It is starting to look like Ventura is not going to become the All-Star level pitcher we might have thought, but he is still a solid 2-3 WAR pitcher signed at a very club-friendly deal. He is only guaranteed $12 million, but could be under club control through 2021. If the Royals are tired of his antics, they will still find a good market for Ventura’s arm.
I cannot say it enough - the market for elite relievers is BANANAS. Davis, when healthy, is among the best of the best. The only thing that hurts him right now is the forearm injury he suffered last summer that could hurt his value. I wouldn’t expect the Royals to get the kind of package teams got for Aroldis Chapman and Andrew Miller last year, but it shouldn’t be a big step down. The Royals should expect at least one Top 100 prospect, another top ten prospect in an organization, and probably a lottery ticket prospect as well.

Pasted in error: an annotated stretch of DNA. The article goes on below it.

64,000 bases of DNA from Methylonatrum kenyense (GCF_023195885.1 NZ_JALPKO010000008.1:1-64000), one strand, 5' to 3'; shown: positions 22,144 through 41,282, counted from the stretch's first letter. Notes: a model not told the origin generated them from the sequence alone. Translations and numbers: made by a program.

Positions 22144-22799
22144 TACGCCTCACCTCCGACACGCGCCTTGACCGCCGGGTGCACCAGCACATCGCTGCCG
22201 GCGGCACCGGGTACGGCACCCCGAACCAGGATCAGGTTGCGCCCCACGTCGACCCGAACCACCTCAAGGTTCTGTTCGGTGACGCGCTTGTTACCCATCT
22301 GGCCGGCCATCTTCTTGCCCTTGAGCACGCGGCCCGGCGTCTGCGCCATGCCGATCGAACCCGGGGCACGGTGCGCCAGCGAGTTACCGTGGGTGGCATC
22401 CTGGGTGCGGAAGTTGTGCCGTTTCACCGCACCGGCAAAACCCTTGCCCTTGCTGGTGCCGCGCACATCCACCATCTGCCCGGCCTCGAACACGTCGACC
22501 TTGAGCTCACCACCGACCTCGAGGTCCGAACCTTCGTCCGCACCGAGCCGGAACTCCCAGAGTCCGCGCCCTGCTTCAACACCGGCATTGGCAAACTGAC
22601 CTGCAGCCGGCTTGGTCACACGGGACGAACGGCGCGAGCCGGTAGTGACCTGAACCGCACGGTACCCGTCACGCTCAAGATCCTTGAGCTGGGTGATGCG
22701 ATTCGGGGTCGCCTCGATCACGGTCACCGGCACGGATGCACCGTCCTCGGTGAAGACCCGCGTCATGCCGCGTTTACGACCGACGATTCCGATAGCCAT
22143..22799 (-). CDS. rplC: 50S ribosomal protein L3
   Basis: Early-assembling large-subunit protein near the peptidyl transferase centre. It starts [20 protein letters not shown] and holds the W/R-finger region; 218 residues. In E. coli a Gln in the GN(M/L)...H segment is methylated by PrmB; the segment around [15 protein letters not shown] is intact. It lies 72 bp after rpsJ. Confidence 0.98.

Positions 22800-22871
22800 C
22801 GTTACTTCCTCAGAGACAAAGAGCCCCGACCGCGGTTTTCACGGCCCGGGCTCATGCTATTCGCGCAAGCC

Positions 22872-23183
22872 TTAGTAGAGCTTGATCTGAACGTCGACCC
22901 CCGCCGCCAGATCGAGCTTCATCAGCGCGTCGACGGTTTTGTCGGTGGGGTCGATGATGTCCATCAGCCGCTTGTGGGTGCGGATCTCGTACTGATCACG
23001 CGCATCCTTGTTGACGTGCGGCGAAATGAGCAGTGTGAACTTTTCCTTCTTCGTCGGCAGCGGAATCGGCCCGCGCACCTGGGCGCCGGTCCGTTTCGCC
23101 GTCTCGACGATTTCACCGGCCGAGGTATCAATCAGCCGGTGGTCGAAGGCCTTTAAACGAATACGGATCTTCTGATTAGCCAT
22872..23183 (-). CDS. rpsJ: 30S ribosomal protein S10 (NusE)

If there is a player that won’t be moved in a firesale, it will be Salvador Perez. He is the heart and soul of the team, the face of the franchise, and he just signed a long-term deal that keeps him in Kansas City through 2021. The new contract makes him not quite as valuable as a trade asset before since he makes more money now, but he is still a young 4 WAR catcher, the best defensive catcher in the league, with 20 HR+ power. He does have some holes to his offensive game, his framing, and his body has taken a beating. But he would still be the most valuable asset the Royals have to trade. Thankfully, Royals fans shouldn’t have to worry about that scenario.